Yeah, I was tagged in a former friend's video of her unpacking her LulaRoe merchandise. I was like, what the heck? I'm supposed to watch you stock your shelves? Who does that?

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I wouldn't mind a parenting tweens/teens coach about now though......

I doubt you'll find one, as no one in the history of mankind has mastered that skill. Lol

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I doubt you'll find one, as no one in the history of mankind has mastered that skill. Lol

 

Yeah, my lifeline is just remembering that my mom lived through six of us.  I should probably start planning the party I'm gonna throw for myself the day after my youngest's 18th birthday.  :P

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Everyone is a life coach because it's easy to hang out a shingle, claim you are some expert, and make money off of something not licensed or regulated.

 

And I'm sure that the life coaches want to keep it this way, especially in the US. Can you imagine the potential legal battles that could result? There's already too many people blaming God for all the wrong in their lives, potentially they could start blaming their life coaches and sue them. ;)

Edited by wintermom
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I wonder if so many folks need a life coach because they've always been led step by step with what to do and never had to plan/plot/follow through on things themselves?  Schools and colleges give rubrics now - do this and get that.  Are we training away our ability to figure out the steps ourselves?

 

Just musing.

 

I know there's no way I'd ever let anyone else be "in charge" of my life more than just friendly advice or sharing thoughts/articles.  I like the Hive for that reason.  Google is my other source for info when I need it.  ;)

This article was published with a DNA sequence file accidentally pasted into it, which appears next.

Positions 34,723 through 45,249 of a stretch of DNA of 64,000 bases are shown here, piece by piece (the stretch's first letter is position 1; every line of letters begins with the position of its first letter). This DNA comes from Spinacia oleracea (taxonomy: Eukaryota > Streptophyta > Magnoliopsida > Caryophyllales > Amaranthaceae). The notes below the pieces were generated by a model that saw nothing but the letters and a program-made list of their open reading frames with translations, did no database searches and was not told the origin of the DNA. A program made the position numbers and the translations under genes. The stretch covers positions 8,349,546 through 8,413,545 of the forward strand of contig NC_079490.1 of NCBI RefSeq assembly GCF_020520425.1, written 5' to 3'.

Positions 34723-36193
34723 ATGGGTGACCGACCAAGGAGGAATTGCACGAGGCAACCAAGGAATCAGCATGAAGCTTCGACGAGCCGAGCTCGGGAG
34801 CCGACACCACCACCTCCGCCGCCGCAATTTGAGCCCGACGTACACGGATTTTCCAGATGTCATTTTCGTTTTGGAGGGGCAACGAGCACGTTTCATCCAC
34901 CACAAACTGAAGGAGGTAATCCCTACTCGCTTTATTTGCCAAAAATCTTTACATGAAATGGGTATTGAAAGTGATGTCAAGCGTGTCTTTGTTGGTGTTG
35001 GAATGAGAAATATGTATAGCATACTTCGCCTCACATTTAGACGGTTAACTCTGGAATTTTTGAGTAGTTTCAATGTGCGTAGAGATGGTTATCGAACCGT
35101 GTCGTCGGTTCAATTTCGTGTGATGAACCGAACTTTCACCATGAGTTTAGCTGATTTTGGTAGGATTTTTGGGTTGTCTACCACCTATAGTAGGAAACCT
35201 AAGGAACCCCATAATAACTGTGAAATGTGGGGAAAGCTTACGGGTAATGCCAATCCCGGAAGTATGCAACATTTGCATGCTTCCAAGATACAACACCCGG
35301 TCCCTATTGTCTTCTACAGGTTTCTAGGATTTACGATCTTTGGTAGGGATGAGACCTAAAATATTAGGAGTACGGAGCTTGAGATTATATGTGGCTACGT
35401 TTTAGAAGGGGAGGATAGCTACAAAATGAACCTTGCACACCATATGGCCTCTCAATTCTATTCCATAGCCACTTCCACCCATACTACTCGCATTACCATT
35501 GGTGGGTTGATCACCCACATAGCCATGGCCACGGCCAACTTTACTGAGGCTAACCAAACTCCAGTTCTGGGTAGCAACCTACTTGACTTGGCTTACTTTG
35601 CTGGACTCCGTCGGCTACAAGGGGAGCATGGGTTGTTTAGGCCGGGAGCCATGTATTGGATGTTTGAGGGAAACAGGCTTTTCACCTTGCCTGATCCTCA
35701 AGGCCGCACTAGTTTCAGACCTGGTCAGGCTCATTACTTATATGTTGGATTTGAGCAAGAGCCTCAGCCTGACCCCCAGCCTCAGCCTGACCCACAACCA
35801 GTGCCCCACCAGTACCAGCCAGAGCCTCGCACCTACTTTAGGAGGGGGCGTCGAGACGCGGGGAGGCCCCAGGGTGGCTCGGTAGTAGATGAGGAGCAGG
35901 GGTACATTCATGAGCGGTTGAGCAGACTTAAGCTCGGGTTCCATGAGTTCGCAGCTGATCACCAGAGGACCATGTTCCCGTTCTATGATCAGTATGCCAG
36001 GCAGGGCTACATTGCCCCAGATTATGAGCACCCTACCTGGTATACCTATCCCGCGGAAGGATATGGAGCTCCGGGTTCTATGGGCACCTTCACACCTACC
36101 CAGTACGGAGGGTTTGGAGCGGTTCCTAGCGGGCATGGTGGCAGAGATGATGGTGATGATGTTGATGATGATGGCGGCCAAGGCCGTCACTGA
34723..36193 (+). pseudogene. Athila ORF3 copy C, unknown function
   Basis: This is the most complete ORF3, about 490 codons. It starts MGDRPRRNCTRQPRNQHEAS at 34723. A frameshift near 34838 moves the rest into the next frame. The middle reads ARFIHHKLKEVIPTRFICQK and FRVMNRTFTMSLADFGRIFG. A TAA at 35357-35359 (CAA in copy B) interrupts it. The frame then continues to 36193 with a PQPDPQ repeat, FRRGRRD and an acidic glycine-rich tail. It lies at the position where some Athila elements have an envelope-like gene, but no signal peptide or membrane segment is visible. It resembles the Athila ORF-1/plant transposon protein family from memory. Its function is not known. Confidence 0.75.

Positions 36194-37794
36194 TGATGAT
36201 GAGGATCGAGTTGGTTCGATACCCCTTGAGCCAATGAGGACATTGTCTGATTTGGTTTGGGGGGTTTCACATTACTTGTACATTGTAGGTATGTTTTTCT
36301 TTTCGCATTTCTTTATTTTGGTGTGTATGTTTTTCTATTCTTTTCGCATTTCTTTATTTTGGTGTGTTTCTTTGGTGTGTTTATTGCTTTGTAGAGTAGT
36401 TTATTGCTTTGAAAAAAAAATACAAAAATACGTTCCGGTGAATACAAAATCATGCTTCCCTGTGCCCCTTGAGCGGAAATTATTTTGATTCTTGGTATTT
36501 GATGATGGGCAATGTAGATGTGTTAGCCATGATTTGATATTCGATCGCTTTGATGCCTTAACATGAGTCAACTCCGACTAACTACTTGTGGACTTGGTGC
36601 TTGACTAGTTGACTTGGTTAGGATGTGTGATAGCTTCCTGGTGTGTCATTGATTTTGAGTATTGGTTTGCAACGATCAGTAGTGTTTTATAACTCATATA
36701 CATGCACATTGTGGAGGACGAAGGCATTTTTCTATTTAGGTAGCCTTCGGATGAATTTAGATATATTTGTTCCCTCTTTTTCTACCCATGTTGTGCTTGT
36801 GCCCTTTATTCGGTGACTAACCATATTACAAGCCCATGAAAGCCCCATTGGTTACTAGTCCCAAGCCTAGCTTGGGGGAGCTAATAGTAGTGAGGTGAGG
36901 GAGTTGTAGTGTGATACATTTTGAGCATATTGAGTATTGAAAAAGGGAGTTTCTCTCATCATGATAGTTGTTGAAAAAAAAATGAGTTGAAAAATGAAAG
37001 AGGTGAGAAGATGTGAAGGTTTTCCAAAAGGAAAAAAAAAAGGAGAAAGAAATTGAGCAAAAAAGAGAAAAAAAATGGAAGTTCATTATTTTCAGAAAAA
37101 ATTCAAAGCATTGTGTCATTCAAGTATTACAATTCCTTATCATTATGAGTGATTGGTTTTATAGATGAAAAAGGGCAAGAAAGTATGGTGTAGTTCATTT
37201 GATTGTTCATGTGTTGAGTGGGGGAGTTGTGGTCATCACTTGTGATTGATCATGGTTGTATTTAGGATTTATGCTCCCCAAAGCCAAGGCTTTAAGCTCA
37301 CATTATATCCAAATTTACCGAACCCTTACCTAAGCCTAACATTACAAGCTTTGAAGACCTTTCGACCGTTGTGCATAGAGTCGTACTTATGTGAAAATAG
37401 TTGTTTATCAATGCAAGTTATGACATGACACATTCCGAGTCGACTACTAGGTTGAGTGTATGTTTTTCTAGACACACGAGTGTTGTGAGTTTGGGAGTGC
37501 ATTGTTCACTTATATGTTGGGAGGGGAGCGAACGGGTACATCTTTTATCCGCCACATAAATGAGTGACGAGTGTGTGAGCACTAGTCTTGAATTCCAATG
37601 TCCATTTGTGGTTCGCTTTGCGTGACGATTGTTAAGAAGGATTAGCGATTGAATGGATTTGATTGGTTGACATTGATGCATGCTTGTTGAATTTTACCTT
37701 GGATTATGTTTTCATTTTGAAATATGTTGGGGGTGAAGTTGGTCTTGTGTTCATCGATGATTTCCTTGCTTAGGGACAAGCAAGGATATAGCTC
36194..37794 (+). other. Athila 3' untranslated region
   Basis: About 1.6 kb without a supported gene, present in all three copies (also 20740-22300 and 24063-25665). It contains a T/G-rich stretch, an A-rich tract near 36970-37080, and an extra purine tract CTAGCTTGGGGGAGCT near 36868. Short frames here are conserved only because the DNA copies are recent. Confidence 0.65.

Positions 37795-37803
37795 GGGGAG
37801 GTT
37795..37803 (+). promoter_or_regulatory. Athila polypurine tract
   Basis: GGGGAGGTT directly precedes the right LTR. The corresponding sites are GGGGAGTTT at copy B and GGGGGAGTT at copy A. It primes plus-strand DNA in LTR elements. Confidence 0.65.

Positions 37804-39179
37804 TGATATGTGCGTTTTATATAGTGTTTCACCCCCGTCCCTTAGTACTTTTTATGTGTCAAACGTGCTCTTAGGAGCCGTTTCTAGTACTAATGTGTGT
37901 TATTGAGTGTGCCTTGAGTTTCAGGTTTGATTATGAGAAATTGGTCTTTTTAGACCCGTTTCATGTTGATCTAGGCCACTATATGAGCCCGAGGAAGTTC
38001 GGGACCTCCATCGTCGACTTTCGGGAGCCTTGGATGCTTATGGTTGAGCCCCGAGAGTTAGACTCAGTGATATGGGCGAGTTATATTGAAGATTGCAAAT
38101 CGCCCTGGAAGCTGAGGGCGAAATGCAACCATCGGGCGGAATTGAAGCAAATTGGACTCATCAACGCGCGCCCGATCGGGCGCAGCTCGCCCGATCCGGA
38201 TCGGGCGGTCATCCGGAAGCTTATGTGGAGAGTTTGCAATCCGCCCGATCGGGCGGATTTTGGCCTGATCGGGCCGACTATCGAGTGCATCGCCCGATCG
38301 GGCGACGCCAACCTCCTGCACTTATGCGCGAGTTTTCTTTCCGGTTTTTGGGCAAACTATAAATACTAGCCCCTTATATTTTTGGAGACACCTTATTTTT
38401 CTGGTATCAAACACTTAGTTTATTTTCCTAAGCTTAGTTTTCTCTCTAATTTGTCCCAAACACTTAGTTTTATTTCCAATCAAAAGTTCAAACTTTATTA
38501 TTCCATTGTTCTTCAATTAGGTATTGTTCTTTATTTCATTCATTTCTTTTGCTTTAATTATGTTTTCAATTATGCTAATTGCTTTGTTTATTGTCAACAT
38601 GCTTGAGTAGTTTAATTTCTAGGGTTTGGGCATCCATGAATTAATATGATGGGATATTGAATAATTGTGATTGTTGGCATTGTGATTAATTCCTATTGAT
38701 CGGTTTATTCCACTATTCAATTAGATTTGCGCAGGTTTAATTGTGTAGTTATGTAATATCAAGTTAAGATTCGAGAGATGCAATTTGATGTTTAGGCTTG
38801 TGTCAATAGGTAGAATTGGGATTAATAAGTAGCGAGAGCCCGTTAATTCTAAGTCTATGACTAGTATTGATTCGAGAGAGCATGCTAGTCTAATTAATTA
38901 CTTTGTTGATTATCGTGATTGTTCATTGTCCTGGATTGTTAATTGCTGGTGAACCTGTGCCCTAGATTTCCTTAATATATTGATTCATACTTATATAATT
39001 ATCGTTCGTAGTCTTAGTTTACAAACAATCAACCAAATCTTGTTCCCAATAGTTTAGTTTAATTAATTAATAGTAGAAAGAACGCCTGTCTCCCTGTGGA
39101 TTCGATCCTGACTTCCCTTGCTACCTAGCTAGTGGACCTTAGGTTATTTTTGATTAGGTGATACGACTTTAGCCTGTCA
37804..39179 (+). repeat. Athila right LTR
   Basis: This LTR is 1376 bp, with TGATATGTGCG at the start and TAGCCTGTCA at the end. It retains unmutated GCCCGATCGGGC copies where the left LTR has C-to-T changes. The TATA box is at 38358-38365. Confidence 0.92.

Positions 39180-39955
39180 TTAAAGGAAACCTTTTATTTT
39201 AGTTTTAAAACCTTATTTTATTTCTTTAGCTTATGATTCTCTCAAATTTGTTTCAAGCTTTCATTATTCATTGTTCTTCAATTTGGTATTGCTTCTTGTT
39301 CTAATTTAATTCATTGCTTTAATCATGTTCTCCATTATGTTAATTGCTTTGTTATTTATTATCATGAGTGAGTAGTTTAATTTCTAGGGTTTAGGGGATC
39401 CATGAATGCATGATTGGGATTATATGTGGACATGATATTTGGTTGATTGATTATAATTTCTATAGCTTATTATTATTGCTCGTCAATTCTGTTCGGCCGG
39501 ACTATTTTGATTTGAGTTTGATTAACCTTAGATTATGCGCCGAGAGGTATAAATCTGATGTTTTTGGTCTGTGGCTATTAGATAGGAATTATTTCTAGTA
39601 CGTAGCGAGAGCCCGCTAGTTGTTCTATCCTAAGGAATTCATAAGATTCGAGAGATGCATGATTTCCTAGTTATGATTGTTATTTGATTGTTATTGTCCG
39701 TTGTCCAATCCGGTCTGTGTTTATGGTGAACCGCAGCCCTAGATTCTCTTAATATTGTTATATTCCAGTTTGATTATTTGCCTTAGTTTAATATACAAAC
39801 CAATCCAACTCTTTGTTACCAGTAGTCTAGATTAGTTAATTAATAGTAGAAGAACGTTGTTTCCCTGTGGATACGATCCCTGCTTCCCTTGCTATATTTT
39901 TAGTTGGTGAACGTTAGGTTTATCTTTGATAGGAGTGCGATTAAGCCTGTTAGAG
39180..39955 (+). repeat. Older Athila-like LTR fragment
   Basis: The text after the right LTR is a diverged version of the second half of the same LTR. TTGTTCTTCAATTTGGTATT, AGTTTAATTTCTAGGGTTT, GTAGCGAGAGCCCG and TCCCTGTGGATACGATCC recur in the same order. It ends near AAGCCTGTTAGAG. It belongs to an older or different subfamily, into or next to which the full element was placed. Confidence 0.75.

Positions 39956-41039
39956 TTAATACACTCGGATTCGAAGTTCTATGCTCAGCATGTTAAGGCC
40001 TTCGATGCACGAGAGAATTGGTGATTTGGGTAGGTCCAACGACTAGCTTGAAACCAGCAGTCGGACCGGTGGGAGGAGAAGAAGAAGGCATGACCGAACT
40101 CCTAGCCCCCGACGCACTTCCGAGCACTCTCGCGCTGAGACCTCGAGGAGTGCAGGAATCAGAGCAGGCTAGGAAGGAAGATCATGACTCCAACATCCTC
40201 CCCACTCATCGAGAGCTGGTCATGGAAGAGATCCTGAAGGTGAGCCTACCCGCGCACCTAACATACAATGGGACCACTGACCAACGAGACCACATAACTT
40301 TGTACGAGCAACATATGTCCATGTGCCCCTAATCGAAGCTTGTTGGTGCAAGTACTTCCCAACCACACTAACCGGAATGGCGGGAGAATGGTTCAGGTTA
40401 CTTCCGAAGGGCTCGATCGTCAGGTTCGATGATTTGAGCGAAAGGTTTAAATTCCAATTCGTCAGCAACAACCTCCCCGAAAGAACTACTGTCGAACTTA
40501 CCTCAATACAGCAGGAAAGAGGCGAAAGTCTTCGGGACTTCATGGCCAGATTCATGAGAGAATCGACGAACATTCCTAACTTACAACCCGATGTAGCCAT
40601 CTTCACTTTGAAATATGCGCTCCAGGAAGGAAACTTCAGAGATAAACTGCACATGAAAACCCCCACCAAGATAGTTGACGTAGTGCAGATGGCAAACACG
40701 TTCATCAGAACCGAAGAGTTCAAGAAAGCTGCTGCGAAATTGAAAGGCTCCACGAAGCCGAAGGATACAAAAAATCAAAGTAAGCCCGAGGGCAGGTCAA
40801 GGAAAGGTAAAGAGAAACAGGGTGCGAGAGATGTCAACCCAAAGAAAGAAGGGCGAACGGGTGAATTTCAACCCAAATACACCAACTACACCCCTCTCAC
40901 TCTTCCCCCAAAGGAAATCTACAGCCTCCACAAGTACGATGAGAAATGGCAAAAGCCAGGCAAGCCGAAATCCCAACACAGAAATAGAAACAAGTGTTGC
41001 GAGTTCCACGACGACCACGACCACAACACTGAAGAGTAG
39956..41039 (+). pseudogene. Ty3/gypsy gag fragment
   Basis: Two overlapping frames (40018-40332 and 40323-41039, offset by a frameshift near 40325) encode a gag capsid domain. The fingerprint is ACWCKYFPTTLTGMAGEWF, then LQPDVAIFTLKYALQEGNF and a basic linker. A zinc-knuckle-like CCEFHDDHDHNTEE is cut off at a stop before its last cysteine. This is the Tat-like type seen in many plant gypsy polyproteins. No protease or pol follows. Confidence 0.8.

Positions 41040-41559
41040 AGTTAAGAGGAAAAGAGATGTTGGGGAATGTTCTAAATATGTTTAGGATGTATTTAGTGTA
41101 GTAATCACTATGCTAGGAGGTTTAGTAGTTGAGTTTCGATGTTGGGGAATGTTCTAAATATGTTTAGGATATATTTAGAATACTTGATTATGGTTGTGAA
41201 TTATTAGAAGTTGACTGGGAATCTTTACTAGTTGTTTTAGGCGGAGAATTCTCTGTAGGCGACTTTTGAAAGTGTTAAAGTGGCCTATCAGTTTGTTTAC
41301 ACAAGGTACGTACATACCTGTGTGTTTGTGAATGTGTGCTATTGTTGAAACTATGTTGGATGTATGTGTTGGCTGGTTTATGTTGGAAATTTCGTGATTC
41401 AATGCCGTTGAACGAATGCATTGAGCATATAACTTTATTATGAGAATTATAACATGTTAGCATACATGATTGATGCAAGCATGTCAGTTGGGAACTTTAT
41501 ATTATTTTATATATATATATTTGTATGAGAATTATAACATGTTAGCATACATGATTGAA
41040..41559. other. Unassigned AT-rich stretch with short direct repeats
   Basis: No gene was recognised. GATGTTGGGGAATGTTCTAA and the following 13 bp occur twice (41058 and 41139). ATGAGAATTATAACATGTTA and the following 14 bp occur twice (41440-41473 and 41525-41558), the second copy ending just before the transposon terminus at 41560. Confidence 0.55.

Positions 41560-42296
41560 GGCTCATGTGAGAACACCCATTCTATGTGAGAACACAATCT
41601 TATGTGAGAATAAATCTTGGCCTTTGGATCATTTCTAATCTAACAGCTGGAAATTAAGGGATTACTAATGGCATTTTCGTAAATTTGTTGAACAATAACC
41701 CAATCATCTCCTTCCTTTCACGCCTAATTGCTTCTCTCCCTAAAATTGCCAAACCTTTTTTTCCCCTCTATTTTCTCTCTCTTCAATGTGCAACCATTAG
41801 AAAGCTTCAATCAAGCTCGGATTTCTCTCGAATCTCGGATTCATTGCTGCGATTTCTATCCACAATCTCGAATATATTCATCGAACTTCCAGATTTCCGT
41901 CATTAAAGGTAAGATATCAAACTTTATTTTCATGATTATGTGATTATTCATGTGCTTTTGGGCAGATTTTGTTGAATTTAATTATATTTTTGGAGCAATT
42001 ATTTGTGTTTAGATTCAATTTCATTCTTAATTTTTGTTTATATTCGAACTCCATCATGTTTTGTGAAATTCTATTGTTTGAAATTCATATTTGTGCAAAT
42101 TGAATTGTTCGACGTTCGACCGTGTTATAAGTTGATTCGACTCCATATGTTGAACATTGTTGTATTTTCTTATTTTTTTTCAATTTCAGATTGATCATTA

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ps  I blame the rise in MLM to the lack of decently paying jobs, so the need for more income, and the desperateness of many.  I'm not sure there's a larger percentage of those in that line of work because it was their dream job.  A few, maybe, but not the majority.  It reminds me of those who work in call centers.  Usually they need the money enough to do it.

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ps  I blame the rise in MLM to the lack of decently paying jobs, so the need for more income, and the desperateness of many.  I'm not sure there's a larger percentage of those in that line of work because it was their dream job.  A few, maybe, but not the majority.  It reminds me of those who work in call centers.  Usually they need the money enough to do it.

 

The people I know who are doing this are using their earnings to buy the same or other marketed stuff people don't need.  And who have a history of going overboard on spending.

 

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I have a relative-in-law who is a life and business coach. He has been in jail twice, for drugs and for a s&x offense. He has been bankrupt multiple times and has a number of failed businesses...